But, I was pleased as punch that Professor Beth Garfrerick quoted me on page 12 of her thesis:
“Others disagree. Canadian blogger Linda Seccaspina, posting July 10, 2012, on the zoomers.ca blog, believes that small-town newspapers continue to publish the news that most residents of those communities want to read. In * “I’ve Got a Secret – Small Town Newspapers,” she wrote, “Who does not want to know who got arrested at the local watering-hole or whose lawn-ornaments are missing that week? Even though large newspapers are losing money the local weekly small-town newspapers still manage to survive. Why? Because the local population depends on their weekly words and supports them.”
You shouldn’t presume that everything you read in a newspaper is accurate. I really consider myself a writer who is sometimes a social critic. I follow along and take notes from the past, and sometimes I throw in my two cents. It may be coincidence that the decline of newspapers has corresponded with the rise of social media. Or maybe not.
July 27, 1906– from Ville de Cowansville
The brass band are giving regular exhibitions of their musical abilities these pleasant evenings, and gaining well-merited-praised.
The younger son of Mr. John Mooney had a bad fall from the rear-end of an express wagon in the C.P.R. station-yard on Monday afternoon, breaking his collar bone and severely cutting the flesh on the side of the hand, face and forehead. Dr. G. F. L. Fuller has the case in hand.
Prof. W. W. Harries has rented the house on Main Street, near Mr. M. O. Hart’s, belonging to Miss Wilkinson, and has moved his household effects and family there. We are pleased to note this addition to the village social life.
Mrs. Hugh ____ of Montreal and little daughter were here over the week-end visiting Mrs. ___gman, who is also anxious to locate his home here, if houses were to be had for hire or purchase. It is lamentable that eight or ten excellent families are prevented from making Cowansville their permanent home on account of the scarcity of houses. Building lots and lumber are both so high-prices that it discourages people from building much needed residences in Cowansville.
The results for the Model Department in the recent Government examinations are not so satisfactory as were those from the Academy Department, due to the epidemic which prevailed during the winter and almost broke up the whole room’s studies.
Eddie Leonard, Esq. of St. Johns, is visiting at his father’s, the genial joint prothonotary, for a few days. He is offering no advice to the sports who indulge in the wild game of lawn tennis.
The vigilant High Constable has just returned from an outing for his health. He penetrated the summer resorts as far as the Island of Martha’s Vineyard, which he founded inhabited by negroes. His health is much improved.
Farm for Sale, Sweetsburg, Que. – 100 acres. Stock and tools, good sugary, buildings in good repair, well watered, running water and telephone in house, half mile from church and school house, cheese factory, Sweetsburg Station on premises, a going concern. Price $4500. Enquire Charles S. Cotton, Sweetsburg, Que.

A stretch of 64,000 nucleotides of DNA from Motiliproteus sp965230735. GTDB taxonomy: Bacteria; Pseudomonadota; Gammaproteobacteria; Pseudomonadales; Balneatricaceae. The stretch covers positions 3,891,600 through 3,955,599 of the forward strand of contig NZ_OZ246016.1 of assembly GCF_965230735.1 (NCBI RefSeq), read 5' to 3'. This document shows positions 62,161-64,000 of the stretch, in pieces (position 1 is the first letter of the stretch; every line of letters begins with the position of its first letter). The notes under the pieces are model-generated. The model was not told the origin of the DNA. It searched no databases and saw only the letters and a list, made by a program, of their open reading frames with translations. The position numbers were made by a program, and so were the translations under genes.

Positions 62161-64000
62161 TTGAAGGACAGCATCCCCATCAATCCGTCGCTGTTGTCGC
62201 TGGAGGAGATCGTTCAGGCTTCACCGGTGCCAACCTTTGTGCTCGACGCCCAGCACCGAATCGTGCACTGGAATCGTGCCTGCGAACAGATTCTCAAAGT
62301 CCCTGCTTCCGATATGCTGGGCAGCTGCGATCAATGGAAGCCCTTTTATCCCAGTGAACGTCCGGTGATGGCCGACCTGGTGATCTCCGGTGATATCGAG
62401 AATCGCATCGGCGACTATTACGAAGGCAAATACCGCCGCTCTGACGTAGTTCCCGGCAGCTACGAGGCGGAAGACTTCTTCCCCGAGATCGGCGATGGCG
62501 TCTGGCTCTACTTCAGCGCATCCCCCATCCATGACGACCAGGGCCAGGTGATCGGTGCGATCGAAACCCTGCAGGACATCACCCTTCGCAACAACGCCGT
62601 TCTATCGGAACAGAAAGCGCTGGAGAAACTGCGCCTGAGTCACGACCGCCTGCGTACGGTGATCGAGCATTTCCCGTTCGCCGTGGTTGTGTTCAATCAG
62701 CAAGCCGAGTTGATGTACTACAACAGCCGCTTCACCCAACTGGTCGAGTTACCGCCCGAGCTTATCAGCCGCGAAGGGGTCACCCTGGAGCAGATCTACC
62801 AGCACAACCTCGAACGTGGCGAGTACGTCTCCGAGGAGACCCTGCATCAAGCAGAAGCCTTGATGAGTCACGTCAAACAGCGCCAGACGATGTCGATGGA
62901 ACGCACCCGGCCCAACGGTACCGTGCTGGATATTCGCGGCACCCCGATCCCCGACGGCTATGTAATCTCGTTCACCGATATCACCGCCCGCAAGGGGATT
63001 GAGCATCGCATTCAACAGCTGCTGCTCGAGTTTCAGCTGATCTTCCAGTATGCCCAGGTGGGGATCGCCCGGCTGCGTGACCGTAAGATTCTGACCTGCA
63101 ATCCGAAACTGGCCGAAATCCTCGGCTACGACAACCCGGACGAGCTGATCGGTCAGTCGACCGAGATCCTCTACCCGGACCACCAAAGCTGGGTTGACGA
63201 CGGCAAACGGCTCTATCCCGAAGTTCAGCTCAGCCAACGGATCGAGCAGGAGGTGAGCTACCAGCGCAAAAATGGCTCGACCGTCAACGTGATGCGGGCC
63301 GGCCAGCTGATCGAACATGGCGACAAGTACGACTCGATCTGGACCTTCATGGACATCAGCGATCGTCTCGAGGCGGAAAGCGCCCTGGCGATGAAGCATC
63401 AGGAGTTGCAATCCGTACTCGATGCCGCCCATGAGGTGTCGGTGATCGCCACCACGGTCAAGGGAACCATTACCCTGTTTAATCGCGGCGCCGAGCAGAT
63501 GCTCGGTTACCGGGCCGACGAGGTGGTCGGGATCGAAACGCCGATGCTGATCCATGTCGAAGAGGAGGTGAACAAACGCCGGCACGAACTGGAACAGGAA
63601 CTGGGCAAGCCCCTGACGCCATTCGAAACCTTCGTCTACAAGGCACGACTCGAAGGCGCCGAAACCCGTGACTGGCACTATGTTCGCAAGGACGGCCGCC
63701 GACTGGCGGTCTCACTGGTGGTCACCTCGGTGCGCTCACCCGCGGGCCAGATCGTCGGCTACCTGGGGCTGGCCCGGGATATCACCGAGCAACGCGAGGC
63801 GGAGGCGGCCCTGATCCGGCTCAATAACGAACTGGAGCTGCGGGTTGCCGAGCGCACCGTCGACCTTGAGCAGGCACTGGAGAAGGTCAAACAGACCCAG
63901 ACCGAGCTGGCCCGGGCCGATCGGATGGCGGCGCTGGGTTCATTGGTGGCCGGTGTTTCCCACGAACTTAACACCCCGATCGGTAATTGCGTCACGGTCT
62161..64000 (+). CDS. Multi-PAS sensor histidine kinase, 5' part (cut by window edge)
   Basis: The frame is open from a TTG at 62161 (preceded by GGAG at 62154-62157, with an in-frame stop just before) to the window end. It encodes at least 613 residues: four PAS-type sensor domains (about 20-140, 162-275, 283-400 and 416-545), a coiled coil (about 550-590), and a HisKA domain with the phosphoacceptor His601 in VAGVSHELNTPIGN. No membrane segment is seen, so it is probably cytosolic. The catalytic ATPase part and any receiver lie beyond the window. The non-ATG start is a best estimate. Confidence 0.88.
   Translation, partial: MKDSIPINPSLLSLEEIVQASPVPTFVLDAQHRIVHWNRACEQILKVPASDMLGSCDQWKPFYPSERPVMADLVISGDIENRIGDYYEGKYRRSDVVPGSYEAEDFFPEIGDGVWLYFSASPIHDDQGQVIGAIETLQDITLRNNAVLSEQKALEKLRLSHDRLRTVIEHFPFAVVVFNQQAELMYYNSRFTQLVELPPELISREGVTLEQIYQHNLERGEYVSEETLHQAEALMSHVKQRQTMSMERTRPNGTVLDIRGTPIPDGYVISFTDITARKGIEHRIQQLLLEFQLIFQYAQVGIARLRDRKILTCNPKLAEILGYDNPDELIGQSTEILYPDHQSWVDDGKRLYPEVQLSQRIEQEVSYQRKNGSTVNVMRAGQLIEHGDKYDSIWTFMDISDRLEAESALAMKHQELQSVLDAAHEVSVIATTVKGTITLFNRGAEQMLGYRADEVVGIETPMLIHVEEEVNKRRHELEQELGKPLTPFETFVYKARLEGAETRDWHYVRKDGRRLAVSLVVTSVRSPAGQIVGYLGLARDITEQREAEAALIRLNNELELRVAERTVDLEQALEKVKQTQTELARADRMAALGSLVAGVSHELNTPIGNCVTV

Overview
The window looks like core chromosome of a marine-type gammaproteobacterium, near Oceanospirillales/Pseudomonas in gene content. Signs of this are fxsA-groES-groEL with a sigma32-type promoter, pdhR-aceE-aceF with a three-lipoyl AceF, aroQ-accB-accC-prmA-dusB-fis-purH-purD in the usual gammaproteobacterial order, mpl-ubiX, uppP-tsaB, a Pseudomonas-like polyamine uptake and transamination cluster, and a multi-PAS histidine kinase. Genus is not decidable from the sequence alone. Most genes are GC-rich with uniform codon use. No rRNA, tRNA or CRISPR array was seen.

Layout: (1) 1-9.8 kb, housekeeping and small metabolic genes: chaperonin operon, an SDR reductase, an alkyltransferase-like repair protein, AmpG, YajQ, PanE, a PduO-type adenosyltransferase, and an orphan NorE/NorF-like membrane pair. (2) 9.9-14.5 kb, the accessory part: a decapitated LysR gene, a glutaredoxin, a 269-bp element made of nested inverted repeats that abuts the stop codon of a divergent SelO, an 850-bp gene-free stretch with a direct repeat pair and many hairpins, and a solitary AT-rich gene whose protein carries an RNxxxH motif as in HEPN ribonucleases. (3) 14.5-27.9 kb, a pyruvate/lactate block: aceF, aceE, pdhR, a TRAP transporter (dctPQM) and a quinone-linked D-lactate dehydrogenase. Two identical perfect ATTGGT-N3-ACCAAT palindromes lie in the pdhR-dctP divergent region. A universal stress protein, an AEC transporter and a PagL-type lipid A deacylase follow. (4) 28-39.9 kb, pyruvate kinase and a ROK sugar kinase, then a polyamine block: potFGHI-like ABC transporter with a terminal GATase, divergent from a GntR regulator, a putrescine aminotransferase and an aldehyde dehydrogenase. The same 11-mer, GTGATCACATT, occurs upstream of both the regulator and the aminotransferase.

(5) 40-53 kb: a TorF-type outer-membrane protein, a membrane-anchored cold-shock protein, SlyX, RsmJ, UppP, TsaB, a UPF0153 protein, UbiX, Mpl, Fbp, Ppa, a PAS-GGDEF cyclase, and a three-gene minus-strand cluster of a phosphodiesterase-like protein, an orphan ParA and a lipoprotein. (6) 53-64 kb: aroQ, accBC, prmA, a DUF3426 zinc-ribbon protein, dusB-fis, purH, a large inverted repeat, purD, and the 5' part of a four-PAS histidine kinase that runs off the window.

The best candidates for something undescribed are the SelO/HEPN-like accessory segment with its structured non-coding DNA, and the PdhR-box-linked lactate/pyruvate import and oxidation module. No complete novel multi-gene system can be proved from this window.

Notes from the newspaper The Mail –Granby – 1896 to 1898–from Ville de Cowansville
February 19, 1898 – Saturday – Eastern Townships social notes
Mr. Jacob D. Ruiter of Cowansville died on Monday morning of pneumonia, aged 56 years. He leaves a family of nine children.
February 23, 1898 – Wednesday
Judge Lynch has reason to feel gratified at the interest in road improvement that has attended his efforts as President of the Good Roads Association. Bedford, Cowansville, Farnham and Granby are all taking definite steps towards having permanent macadamized roads. It is only right that the towns should lead the way in the reform. They have less length of road to construct than the rural municipalities and the statute labor problem is not so difficult for them to solve. If all the towns and villages had good roads the country folks would see that what they now consider impossible is not so difficult of attainment after all. (Cowansville Observer)
The firm Boright & Teel of Cowansville has been dissolved. Mr. Teel will carry on business at the old stand.
L. Jones & Son’s store at Sweetsburg was broken into on Monday evening and a suit of clothes and other articles taken. Suspicion points to a young man lately in the employ of T. R. Pickle who disappeared at the same time.
February 26, 1898 – Saturday
Mr. Duffy’s New Partner – Mr. A. J. E. Leonard, advocate of Sweetsburg has entered into partnership with Hon. H. T. Duffy, Commissioner of Public Works. Mr. B. Rainville, Mr. Duffy’s late partner, will take up the practice of law in Bryson, Pontiac County, it is said.
March 16, 1898 – Wednesday
Mr. Alvin Laraway of Sweetsburg, an old miner some seventy-five years of age, and five other at and around Sweetsburg, started for Klondyke on the 8th inst. Mr. Laraway has been to California three different times and only returned from South America a few months ago, where he had been looking after some mining property for a party in New York.
April 16, 1898 – Saturday
Cowansville now gets two mails a day from Montreal, one in the morning and at night.
The Vilas foundry at Cowansville is now working overtime to catch up with spring orders.